The Council was joined by the University of Canterbury and the owners of a block of apartments who wanted to build back better. If the requirement to build to 67% of the new building standard was required by law, their insurers would have to meet the extra costs of the repairs, if it was not required then they would have to meet those extra costs.
The application for judicial review was heard by Pankhurst J who found that the policy was not permitted by the Building Act. The University and the private land owner appealed to the Court of Appeal; the unanimous decision in University of Canterbury v Insurance Council of New Zealand  NZCA 471 was delivered on 8 October 2013. The court (Harrison, White and Asher JJ) confirmed the original decision; the requirement to require buildings to be upgraded to 67% of the new building standard was beyond the Council’s power.
The case was not complex and depended on the words used in the Act. The Act said that “territorial authorities must adopt a policy on dangerous, earthquake-prone, and insanitary buildings” (Building Act 2004 (NZ) s 131; cited in Insurance Council of NZ v Christchurch City Council  NZHC 51, ). The council said that it’s policy was a policy with respect to ‘earthquake-prone’ buildings. The Act defined the terms ‘dangerous’ and ‘earthquake-prone’ buildings. A building was dangerous if:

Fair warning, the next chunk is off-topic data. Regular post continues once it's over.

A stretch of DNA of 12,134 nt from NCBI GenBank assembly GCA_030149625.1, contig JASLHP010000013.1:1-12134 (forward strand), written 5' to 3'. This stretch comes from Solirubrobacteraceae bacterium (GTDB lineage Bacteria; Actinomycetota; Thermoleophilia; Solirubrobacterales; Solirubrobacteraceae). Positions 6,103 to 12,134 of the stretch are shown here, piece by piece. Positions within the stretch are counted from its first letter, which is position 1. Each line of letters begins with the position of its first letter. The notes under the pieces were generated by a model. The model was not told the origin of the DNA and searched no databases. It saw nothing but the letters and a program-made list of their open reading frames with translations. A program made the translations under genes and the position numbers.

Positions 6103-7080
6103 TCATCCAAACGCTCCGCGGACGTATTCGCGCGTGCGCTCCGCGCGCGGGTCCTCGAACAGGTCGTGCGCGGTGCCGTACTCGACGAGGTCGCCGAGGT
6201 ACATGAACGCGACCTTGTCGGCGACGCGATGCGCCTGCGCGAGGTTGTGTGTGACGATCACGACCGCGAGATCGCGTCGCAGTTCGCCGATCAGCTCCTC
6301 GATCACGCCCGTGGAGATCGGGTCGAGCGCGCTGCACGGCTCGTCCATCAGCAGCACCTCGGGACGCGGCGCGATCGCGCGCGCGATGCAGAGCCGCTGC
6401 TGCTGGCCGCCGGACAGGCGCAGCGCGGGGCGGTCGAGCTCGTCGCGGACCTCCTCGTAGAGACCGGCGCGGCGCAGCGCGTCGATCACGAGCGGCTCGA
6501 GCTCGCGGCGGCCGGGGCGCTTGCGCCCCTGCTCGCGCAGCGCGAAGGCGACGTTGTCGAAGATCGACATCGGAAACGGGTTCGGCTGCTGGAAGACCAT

(a) in the ordinary course of events (excluding the occurrence of an earthquake), the building is likely to cause—
(i) injury or death (whether by collapse or otherwise) to any persons in it or to persons on other property; or
(ii) damage to other property; or
(b) in the event of fire, injury or death to any persons in the building or to persons on other property is likely. …
(Building Act 2004 (NZ) s 121 cited in Canterbury v Insurance Council of New Zealand  NZCA 471, , emphasis supplied by Asher J).